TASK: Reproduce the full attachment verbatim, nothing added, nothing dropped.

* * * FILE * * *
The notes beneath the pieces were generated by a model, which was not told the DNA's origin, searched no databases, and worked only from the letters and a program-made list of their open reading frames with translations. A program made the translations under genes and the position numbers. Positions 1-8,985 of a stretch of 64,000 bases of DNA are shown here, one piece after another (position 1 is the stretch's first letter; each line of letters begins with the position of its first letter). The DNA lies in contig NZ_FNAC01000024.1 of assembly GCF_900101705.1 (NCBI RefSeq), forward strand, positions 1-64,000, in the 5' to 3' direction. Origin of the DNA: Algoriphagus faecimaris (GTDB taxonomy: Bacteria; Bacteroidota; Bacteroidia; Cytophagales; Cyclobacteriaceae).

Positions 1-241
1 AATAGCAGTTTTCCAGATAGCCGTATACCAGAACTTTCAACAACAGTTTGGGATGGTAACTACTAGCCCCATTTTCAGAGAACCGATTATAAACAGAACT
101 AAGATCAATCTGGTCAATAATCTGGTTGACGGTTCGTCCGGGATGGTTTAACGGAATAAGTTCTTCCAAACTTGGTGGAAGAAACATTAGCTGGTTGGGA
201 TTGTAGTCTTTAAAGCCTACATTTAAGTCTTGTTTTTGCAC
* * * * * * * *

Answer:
The notes beneath the pieces were generated by a model, which was not told the DNA's origin, searched no databases, and worked only from the letters and a program-made list of their open reading frames with translations. A program made the translations under genes and the position numbers. Positions 1-8,985 of a stretch of 64,000 bases of DNA are shown here, one piece after another (position 1 is the stretch's first letter; each line of letters begins with the position of its first letter). The DNA lies in contig NZ_FNAC01000024.1 of assembly GCF_900101705.1 (NCBI RefSeq), forward strand, positions 1-64,000, in the 5' to 3' direction. Origin of the DNA: Algoriphagus faecimaris (GTDB taxonomy: Bacteria; Bacteroidota; Bacteroidia; Cytophagales; Cyclobacteriaceae).

Positions 1-241
1 AATAGCAGTTTTCCAGATAGCCGTATACCAGAACTTTCAACAACAGTTTGGGATGGTAACTACTAGCCCCATTTTCAGAGAACCGATTATAAACAGAACT
101 AAGATCAATCTGGTCAATAATCTGGTTGACGGTTCGTCCGGGATGGTTTAACGGAATAAGTTCTTCCAAACTTGGTGGAAGAAACATTAGCTGGTTGGGA
201 TTGTAGTCTTTAAAGCCTACATTTAAGTCTTGTTTTTGCAC